Time and Numbers

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Age terms are hyphenated in both noun and adjective forms (except as in the last two examples below). The examples apply equally to ages expressed as numerals. (chicago 16, 7.85, p.375)

a three-year-old
a five-year-old car
a two-and-a-half-year-old child
a fifty-five-year-old woman
a group of eight- to ten-year olds

seven years old
eighteen years of age


dates (in text)
On October 6, 1999, he withdrew from the race.
The April 1, 2002, report showed no decline in sales.
In March 2003 he graduated high school.
The March 2003 graduation was a stunning success.
Decades are either spelled out (as long as the century is clear) and lowercased, or expressed in numerals. Chicago calls for no apostrophe to appear between the year and the s unless the less formal version is used.

the nineties
the 1980s and 1990s (or, less formally, the 1980s and '90s)

(Chicago Manual of Style 16, 9.34)


fewer — less
Use “fewer” when describing a (noun) that can be counted. Use “less” when describing a (noun) that cannot be counted:

We have fewer students in the class than last year.
There is less tension among students than ever before.


Simple fractions
Simple fractions are spelled out and hyphenated in noun, adjective, and adverb forms, except when the second element is already hyphenated. In the rare event that individual parts of a quantity are emphasized, as in the last example, the fraction is spelled open. (chicago 16, 7.85 and 9.14)

one-half, two-thirds, one twenty-fifth
one and three-quarters, a two-thirds majority
three-quarters done
a one twenty-fifth share
She has read three-fourths of the book.
Four-fifths of the students are boycotting the class.
A two-thirds majority is required.

We divided the cake into four quarters; I took three quarters, and my brother one.

Whole numbers plus fractions
Quantities consisting of whole numbers and simple fractions may be spelled out if short but are often better expressed in numerals (especially if a symbol for the fraction is available, as in the examples here. Also, as in the last example, if the number is used as a modifier, the entire phrase is hyphenated. (chicago 16, 9.15)

We walked for three and one-quarter miles.
I need 6¾ yards of the silk fabric.
Lester is exactly 3 feet 5¼ inches tall
Letters are usually printed on 8½″ x 11″paper.
They just finished a two-and-a-half-mile run.


See “noon and midnight” under “time of day” (below).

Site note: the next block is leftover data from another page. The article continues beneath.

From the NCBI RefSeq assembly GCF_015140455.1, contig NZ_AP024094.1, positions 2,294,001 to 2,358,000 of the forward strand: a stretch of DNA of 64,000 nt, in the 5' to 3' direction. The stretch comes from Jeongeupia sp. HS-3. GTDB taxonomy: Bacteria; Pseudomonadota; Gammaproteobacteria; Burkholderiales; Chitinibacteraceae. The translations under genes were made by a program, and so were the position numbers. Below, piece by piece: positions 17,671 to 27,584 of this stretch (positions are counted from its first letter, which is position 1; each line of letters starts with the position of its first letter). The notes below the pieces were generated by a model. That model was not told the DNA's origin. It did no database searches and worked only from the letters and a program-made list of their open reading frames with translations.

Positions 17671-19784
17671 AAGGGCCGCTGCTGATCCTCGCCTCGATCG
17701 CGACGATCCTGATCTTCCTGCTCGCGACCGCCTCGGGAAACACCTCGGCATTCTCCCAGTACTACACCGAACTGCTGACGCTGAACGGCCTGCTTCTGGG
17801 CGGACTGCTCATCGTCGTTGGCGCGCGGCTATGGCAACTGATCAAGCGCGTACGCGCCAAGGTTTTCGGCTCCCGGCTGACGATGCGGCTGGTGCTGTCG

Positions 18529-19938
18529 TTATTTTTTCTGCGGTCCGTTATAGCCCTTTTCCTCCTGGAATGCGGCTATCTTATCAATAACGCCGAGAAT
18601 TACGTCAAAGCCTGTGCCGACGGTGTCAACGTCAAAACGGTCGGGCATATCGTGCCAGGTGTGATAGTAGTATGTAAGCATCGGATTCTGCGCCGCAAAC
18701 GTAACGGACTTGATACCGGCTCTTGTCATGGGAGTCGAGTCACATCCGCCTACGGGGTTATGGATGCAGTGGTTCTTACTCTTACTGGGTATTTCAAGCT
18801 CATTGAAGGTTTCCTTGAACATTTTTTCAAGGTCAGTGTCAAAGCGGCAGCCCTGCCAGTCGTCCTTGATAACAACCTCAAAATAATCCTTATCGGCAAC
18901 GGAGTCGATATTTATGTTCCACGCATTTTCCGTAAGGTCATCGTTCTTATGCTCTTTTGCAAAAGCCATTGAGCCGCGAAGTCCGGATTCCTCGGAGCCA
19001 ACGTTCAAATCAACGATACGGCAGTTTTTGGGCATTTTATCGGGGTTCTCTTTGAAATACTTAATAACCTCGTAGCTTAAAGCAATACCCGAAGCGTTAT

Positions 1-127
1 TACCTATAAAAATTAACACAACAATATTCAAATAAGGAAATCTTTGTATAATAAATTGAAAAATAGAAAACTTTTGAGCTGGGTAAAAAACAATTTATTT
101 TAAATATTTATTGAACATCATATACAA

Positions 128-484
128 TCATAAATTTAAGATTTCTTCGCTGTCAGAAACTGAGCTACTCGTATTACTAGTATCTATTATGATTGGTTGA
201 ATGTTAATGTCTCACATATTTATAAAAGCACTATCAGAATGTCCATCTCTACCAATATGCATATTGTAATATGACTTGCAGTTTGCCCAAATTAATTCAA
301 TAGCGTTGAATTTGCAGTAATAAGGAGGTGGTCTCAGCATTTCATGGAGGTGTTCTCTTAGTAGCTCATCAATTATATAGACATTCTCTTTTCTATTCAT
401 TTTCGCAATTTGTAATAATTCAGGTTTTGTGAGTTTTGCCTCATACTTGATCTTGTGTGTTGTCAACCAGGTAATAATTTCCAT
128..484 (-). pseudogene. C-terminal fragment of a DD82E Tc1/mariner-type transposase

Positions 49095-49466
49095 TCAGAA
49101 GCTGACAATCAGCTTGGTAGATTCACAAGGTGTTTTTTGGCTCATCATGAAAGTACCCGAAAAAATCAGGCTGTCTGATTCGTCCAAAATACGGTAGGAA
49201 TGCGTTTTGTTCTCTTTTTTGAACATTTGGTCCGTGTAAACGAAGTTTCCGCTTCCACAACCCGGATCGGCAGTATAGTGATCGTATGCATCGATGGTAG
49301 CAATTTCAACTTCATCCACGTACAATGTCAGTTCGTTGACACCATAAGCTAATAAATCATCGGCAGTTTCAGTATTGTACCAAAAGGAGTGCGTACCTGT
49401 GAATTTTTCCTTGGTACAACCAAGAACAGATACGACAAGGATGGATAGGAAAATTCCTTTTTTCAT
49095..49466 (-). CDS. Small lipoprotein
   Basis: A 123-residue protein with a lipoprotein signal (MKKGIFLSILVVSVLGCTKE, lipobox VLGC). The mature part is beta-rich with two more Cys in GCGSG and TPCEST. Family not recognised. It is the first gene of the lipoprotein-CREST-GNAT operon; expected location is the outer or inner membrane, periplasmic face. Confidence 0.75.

dollar amounts
five dollars
11 dollars
$5 [for less formal purposes]
$40 million
from $5.74 to $6.00

more to come . . .



See “noon and midnight” under “time of day” (below).
numbers in text
Numbers one through nine should be written out in formal writing:
There are five students absent today.

Numbers greater than nine should not be written out:

There are 35 trainees in the program.

When the number begins the sentence, write it out:

Thirty-five students are enrolled in the program.

If a number less than nine is used with a number greater than nine, use your best judgment in each scenario, erring on the side of consistency within the sentence:

He requested that we keep the price between nine and ten dollars.
His speed increased from 0 to 90 in a matter of seconds.


one-on-one (adj, n)
one-to-one (adj)
The water-to-salt content was a one-to-one ratio.


part time (adv)
She goes to school part time.
part-time (adj)
All were part-time employees.
part-timer (n)
See “a, per”
Spell out “percent” in text. It is OK to use the percent symbol (%) in charts and graphs or when the majority of the textual content is scientific, mathematical, or statistical (such as research reports and summaries). (Chicago 16, 9.18, p. 470)

Fewer than 3 percent of the employees used public transportation.
With 90–95 percent of the work complete, we can relax.
A 75 percent liklihood of winning is worth the effect.
The treatment resulted in a 20% to 25% increase in reports of night blindness.

telephone numbers
Always format phone numbers like this:

(617) 555-1212.

Don't use the format 617-555-1212 or 1-617-555-1212.

Do not put a comma before the extension.

(617) 555-1212 ext. 1234.


time of day

Numerals versus words
Times of day in even, half, and quarter hours are usually spelled out in text. With o'clock, the number is always spelled out:

The meeting lasted until half past three.
The family always ate dinner at seven o'clock.
He left the office at a quarter of four. [The a is optional when using quarter.]

But numerals are used (with zeros for even hours) when the exact time is emphasized. The Chicago Manual of Style recommends lowercase a.m. and p.m., though these can also be set in small capitals, with or without periods.

The first train leaves at 5:22 a.m. and the last at 11:00 p.m.
She caught the 6:20 p.m. flight.
Please attend a meeting in Grand Rapids, Michigan, on December 5 at 10:30 a.m. (EST).

Noon and midnight
Except in the 24-hour system, numbers should never be used to express noon or midnight (except, informally, in an expression such as twelve o'clock at night). The term 12:00 p.m. is ambiguous, if not illogical. In the second example, note the double date for clarity:

The meeting began at 9:45 a.m. and was adjourned by noon.
Rodriquez was born at midnight, August 21–22.

time sheet (n)
Don't forget to turn in your time sheet.
timetable (n)
According to the attached timetable…
timeline (n)
A rough timeline follows.
two-faced (adj)
That is a two-faced argument.
twofold (adj)
The reason for this is twofold.


year-round (adj)
Our students work hard year-round.